Here, though the common man is deceived, he starts from a sound premiss: to wit, that liberty is something too hot for his hands — or, as Nietzsche put it, too cold for his spine. Worse, he sees in it something that is a weapon against him in the hands of his enemy, the man of superior kidney.

  10. Sacha says:

    Wow – all the comments are labelled 1. on my computer.

  11. Bargaric does (write more soberly, that is). He’s relentlessly logical and casuistic. It’s like arguing with a Jesuit priest who’s got a law degree.

  12. Ken Parish says:


    I agree that at least some of Bagaric’s academic writing is serious and worthwhile, especially his earlier work on sentencing and similar issues (the refugee law articles that I’ve read also aren’t bad). I certainly wasn’t intending to suggest otherwise. However the torture article was extraordinarily simplistic and tendentious utilitarian pseudo-logic (and has been well debunked in subsequent scholarly work; I can give you some references if you’d like). Similarly with the article he wrote with McConvill about happiness research (see ).

    Bagaric’s MSM op-ed articles OTO, like those of McConvill, too often seem designed to do little more than adopt extreme opinions on controversial current issues. Nevertheless, as Jason observes, Bagaric usually has a more sober writing style, even in his MSM pieces, than McConvill’s above rant. However, he still seems prone to gilding the lily to put it mildly, as we discussed quite recently in relation to an opinion piece where he effectively asserted that research showed rehabilitation in criminal sentencing was a waste of time, even though his own earlier scholarly writing reached quite different conclusions. I suppose it’s possible that there has been more recent work completely debunking the effects of rehabilitative programs with prisoners, but somehow I doubt it. I think he was grossly over-simplifying for popular impact. Of course, you have to do that to some extent in MSM opinion pieces given tight word limits and the need to make one’s field accessible and interesting for a general audience. Moreover, the balance isn’t easy to achieve.

  13. Ken Parish says:

    I haven’t got the faintest idea what’s going on with the numbering and formatting in comments on this post.

  14. Original Ideas in Law and Jurisprudence series – Call for Submissions

    Sandstone Academic Press is pleased to announce our new law mongraph series, “Original Ideas in Law and Jurisprudence”, published by Sandstone Academic Press.

    As Editor of the series, Dr James McConvill will be very open-minded: with a strong distribution network in place, nothing will be considered too controversial, esoteric, or uncommercial. Dr McConvill’s goal in taking on the role of Editor of this series is to push the original idea to the forefront of legal scholarship in the twenty-first century.

    Oscar Wilde once said: “Most people are other people. Their thoughts are someone else’s opinions, their lives a mimicry, their passions a quotation.”

    The “Original Ideas in Law and Jurisprudence” monograph series is designed to change that. The original idea, from whoever or wherever it emerges, will reign supreme as it deserves to be.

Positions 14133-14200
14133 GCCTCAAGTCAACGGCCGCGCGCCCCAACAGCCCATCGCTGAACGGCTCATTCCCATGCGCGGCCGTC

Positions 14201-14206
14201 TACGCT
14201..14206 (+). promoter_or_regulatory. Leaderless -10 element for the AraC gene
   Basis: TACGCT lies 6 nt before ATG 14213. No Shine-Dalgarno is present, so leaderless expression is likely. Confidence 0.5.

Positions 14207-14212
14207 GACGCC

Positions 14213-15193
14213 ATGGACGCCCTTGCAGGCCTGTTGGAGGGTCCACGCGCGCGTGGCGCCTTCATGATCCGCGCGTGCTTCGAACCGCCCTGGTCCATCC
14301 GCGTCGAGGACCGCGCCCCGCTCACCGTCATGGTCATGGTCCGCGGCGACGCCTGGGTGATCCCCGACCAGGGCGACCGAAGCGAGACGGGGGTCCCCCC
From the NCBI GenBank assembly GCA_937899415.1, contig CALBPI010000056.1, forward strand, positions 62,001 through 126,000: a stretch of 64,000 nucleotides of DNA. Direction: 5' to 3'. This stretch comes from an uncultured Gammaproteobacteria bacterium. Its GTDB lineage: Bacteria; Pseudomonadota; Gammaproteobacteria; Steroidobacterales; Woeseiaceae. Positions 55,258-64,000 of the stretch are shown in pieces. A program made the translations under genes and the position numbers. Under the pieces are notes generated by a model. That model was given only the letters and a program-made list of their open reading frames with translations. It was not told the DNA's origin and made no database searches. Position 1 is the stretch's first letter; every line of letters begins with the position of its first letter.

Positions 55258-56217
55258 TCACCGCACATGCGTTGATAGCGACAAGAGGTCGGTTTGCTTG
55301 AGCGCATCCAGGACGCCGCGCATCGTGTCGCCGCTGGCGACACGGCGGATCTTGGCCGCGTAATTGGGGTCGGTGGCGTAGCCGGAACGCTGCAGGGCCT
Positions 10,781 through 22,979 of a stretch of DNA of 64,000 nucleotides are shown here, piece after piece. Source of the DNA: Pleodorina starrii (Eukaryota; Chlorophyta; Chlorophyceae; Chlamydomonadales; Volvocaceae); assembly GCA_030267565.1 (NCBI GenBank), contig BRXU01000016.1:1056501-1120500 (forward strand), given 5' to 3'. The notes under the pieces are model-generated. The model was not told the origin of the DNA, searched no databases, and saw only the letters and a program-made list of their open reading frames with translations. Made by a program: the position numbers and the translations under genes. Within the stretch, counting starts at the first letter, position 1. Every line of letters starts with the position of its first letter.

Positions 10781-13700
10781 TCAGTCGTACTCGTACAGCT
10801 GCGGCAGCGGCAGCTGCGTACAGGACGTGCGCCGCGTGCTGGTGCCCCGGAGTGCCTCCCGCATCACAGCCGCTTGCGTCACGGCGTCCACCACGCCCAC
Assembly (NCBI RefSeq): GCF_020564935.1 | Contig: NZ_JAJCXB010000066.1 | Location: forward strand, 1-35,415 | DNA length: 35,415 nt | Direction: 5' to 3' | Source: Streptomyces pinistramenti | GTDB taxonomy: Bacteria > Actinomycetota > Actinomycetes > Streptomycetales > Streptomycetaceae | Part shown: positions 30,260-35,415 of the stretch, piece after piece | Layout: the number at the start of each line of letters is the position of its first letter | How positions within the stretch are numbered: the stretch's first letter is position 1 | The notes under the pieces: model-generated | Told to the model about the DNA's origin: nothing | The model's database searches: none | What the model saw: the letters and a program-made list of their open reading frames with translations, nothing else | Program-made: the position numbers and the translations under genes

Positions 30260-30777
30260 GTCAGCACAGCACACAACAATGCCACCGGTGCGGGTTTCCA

15. Kimberella says:

    No problems with numbering in firefox.

  16. Don Arthur says:

    How can anyone quote Oscar Wilde saying that and keep a straight face?

  17. slim says:

    Wow! Is that stuff for real?

    I’m always suspicious of elite ideologues claiming to speak on behalf of ‘average’ or ‘ordinary’ Australians, whether the tower be ivory or corporate. It always ends in tears.

    As a teacher I know that kids will act down to the level of your expectations, so the trick is to have high expectations. I suspect the same can be said of a nation and its leaders.

    Our leaders set the level and tone of our social interactions, our civil debate, and our discourse on national values and aspirations.

    If our leaders are broad visioned, optimistic, and generous in spirit, they can forge a peaceful, prosperous, cohesive and stable civil society. Leaders who are narrow, vain, and avaricious, lead us to fear, anxiety, self-obsession, resignation, despair and apathy. And even to battle and self-destruction.

    It’s the same old story repeated throughout the history of civilisation. Always was and always will be I guess. Plus

  18. Okay, so he’s into vanity publishing. This is getting stranger by the minute…

  19. Sacha says:

    Hopefully actors would keep a straight face, Don! While Oscar’s work is great, it’s a bit bizarre to use it in an advertisement for a series of law monographs.

    This is seriously weird: the idea that someone is fighting the forces of elitism on behalf of the general population is very self-centred.

    From my personal observations, I think it’s true that many people are more interested in their personal, financial and cultural security than other people’s human rights (grammar?). But I don’t know what his point in making this observation is.

    One of his key points seems to be

    Well, in fact, it is the soft lefts in the media, and their civil libertarian friends in the social sciences faculties across the country, who left reality behind long ago. The result is a growing disconnect between the well-groomed elites and the hard-working average Australian.

    Hmmm – what about hard-working Australians (what does average mean?) who think that human rights are important?

    His main idea seems to be that the common people aren’t interested in human rights, only fantasy-land people are, and these fantasy-land people don’t care about our security, they only care about terrorists – they’re ridiculous.

    Am I missing something here?